What’s interesting to me now is how at the very moment in American history in which the middle class stakes its place(s) (as a strident caricature) in the political landscape, they in fact have the least amount of power to rule. Fitting their chosen nature of discourse, theirs is only have the illusion of power, whereupon, as William Gass has noted in a fantastic definition of fascism, lower middle-class values are given placating places of ideological prominence, while their interests and well-being never quite enter into the equation. The upshot, then, of a political body replaced by caricature is merely the sentimental notion that one’s country looks (or does not look) like you, whoever that is, and is (or is not) well-run.
Is there a solution? Well, probably not, since I’ve only very opaquely even described a problem. As I see it, the fundamental issue with this caricaturization isn’t dogmatism; rather, it’s the dickishness of one’s caricaturized dogmatism. There are different modes of political dickishness, and identifying these differences is crucial if we’re not satisfied with contemporary political discourse.
I will use myself as an example: I’m definitely a leftist, and indeed am probably even horribly dogmatic about my leftism. I would, I think, impose my will and vision on the world in a second if I could. Be that as it may, I am not in a position to do so, and likely never will be, so there’s little sense compounding my impotent tyranny by also being overly tedious prick about it (my dogmatism, that is)? Such is the problem: how can we maintain our dogmatism without succumbing to distorting pressure of simply being a caricature?
As should be clear, it will likely come down to changing one’s discursive practice more than one’s ontological self. Just as one can be a vulgarly rude person in the relative privacy of one’s own consciousness, they needn’t be vulgarly rude to others. In my experience, certainly in terms of politics most people are simply not persuaded from an opposing position primarily by rationality (this includes a) good arguments, b) bad arguments, and even c) patently irrational arguments that pretend to be otherwise)–in a world that has owned up to, knowingly or not, the complex nature of causality and of the relationship between [x] and [non-x], the work-in-progress nature of rationality is more a frustration than anything else, even if we profess an abiding hope that it more or less works but in ways unseen and/or partially. Of course, some people (probably even you lot) find reason compelling, or at least some people some of the time; but even then, I would argue it is most compelling, as an argument, when deployed amongst those who more or less agree with you already, rather than convincing those who believe the opposite. (You may say this use of “the opposite” is simplistic and simply not true, but I posit that it very true in this world of caricatured politics. That’s precisely how the caricature works: x vs. not-x.) The Habermasian “public space” is already so littered and loud as to be useless, appealing to reasonable dialogue is like looking for something of value at the mall. Sticking with the shopping metaphor: is it not better to go to a neighborhood that embodies your “look,” your values, etc., and shop there? Which is to say, instead of trying to dialogue with somebody opposed to you, “preach to the choir,” as it were, and put into not-strictly-rational practice what you hold to rationally (for me, odd as it may sound, this is the rationale for my recent church attendance, which I may or may not get around to explaining some day).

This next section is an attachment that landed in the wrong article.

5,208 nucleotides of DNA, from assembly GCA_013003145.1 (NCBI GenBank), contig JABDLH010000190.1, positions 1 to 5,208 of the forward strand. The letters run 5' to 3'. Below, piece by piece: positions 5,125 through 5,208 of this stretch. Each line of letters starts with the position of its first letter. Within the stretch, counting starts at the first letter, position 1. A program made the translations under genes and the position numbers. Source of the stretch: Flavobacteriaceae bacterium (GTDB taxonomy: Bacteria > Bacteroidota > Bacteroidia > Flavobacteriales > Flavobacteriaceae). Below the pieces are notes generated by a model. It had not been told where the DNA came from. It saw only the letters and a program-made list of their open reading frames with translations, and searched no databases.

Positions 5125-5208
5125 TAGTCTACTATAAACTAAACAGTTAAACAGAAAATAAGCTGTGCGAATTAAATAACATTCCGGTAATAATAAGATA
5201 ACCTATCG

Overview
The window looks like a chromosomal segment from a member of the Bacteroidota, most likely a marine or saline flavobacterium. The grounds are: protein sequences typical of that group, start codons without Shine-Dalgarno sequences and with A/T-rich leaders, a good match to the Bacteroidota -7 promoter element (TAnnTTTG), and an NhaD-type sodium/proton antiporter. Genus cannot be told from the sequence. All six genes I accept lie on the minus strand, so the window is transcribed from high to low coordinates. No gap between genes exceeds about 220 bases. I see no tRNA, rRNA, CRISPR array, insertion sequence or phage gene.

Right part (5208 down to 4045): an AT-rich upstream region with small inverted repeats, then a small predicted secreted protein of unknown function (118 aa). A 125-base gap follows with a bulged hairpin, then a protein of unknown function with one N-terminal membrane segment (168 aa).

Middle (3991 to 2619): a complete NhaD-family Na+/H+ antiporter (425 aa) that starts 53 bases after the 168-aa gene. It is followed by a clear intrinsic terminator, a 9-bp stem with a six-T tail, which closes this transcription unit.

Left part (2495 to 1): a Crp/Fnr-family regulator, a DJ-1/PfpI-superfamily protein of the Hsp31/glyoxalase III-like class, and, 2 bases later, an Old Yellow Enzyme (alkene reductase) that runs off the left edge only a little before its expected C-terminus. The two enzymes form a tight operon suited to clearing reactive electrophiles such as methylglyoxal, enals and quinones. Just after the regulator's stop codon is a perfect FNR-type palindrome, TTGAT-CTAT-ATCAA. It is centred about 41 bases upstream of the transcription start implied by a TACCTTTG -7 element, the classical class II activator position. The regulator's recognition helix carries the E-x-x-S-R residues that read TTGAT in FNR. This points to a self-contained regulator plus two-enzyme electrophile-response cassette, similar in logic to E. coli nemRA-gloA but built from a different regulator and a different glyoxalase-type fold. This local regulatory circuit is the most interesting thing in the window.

Of course, this doesn’t mean you stop interacting with people whose dogmatism stands opposed to yours: indeed, you may occasionally (or, should you choose, even constantly) inconvenience somebody who disagrees, by way of protests or simply stating your position, as though it was the most natural thing in the world, i.e., not subject to argument. (E.g., I’m not going to argue that climate change is real. But I will instead state repeatedly, and live my life accordingly, its reality. There is no “dialogue” on this point: be dogmatic.) This, I think, seems perfectly fine, and is very different from asserting one’s caricatured dogmatism in argumentative, dialogical form. Yes, at the end of the day, people may still call you a dick/jerk/etc., but at least now you’re actually doing something conceived by others to be dickish/jerk, and as a result provoking real reactions & repercussions. Agency is, to put it crassly, a bitch–and we would want it no other way. (Note C: Would that the incoming Republican majority keep this in mind and do us at least one favor by killing the filibuster when they retake both chambers of Congress.)